Forest biomass growth is almost universally assumed to peak early in stand development, near canopy closure, after which it will plateau or decline. The chronosequence and plot remeasurement approaches used to establish the decline pattern suffer from limitations and coarse temporal detail. We combined annual tree ring measurements and mortality models to address two questions: first, how do assumptions about tree growth and mortality influence reconstructions of biomass growth? Second, under what circumstances does biomass production follow the model that peaks early, then declines? We integrated three stochastic mortality models with a census tree-ring data set from eight temperate forest types to reconstruct stand-level biomass increments (in Minnesota, USA). We compared growth patterns among mortality models, forest types and stands. Timing of peak biomass growth varied significantly among mortality models, peaking 20-30 years earlier when mortality was random with respect to tree growth and size, than when mortality favored slow-growing individuals. Random or u-shaped mortality (highest in small or large trees) produced peak growth 25-30 % higher than the surviving tree sample alone. Growth trends for even-aged, monospecific Pinus banksiana or Acer saccharum forests were similar to the early peak and decline expectation. However, we observed continually increasing biomass growth in older, low-productivity forests of Quercus rubra, Fraxinus nigra, and Thuja occidentalis. Tree-ring reconstructions estimated annual changes in live biomass growth and identified more diverse development patterns than previous methods. These detailed, long-term patterns of biomass development are crucial for detecting recent growth responses to global change and modeling future forest dynamics.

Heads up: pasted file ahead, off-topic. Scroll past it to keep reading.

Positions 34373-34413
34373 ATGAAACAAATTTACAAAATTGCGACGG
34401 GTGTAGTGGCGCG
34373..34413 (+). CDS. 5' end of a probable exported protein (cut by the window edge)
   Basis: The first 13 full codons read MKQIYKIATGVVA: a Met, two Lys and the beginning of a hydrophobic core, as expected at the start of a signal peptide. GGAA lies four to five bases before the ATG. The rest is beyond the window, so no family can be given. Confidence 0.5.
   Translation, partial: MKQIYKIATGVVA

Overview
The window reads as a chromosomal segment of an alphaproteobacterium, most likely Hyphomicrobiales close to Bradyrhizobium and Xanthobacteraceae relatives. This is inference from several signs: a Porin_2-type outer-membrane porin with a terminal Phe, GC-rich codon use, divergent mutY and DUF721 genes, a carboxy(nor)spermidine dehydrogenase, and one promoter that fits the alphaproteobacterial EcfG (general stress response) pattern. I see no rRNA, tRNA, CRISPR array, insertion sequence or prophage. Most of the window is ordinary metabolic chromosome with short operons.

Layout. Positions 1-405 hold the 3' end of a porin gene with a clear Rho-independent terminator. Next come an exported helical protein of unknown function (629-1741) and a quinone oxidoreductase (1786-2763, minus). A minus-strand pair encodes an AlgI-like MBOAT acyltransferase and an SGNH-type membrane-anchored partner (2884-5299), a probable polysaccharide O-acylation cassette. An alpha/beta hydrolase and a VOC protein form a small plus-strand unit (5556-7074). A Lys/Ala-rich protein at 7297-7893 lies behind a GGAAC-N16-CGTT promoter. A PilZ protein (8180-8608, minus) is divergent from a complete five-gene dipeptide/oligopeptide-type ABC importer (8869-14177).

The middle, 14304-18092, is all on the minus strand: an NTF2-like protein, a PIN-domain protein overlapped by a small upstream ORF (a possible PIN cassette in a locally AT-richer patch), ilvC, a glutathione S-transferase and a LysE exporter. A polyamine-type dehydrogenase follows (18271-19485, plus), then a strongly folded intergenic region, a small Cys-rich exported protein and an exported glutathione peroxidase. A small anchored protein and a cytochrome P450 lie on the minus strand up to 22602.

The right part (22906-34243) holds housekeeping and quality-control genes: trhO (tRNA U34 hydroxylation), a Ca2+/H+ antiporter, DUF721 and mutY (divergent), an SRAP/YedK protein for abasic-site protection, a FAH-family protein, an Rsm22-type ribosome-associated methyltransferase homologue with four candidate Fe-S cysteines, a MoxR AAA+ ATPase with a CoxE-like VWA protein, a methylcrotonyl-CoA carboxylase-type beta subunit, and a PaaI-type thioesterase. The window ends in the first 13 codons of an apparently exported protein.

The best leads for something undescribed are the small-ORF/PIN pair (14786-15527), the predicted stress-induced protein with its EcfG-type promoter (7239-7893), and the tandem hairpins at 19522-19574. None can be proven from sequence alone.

Bibliographical noteFunding Information:
Acknowledgments Funding for this research was provided by the american revenue recovery act and the Us Department of Interior northeast climate science center. nick Jensen, mike reinikainen, John segari, Kyle gill, amy milo and others collected field data and/ or measured and cross-dated tree rings. We thank Bruce anderson and the superior national Forest for logistical support and shawn Fraver and two anonymous reviewers for reviewing this manuscript. any use of trade, product, or firm names is for descriptive purposes only and does not imply endorsement by the U.s. government.
- Net primary productivity
- Stand dynamics
- Sub-boreal forests
- Temperate forests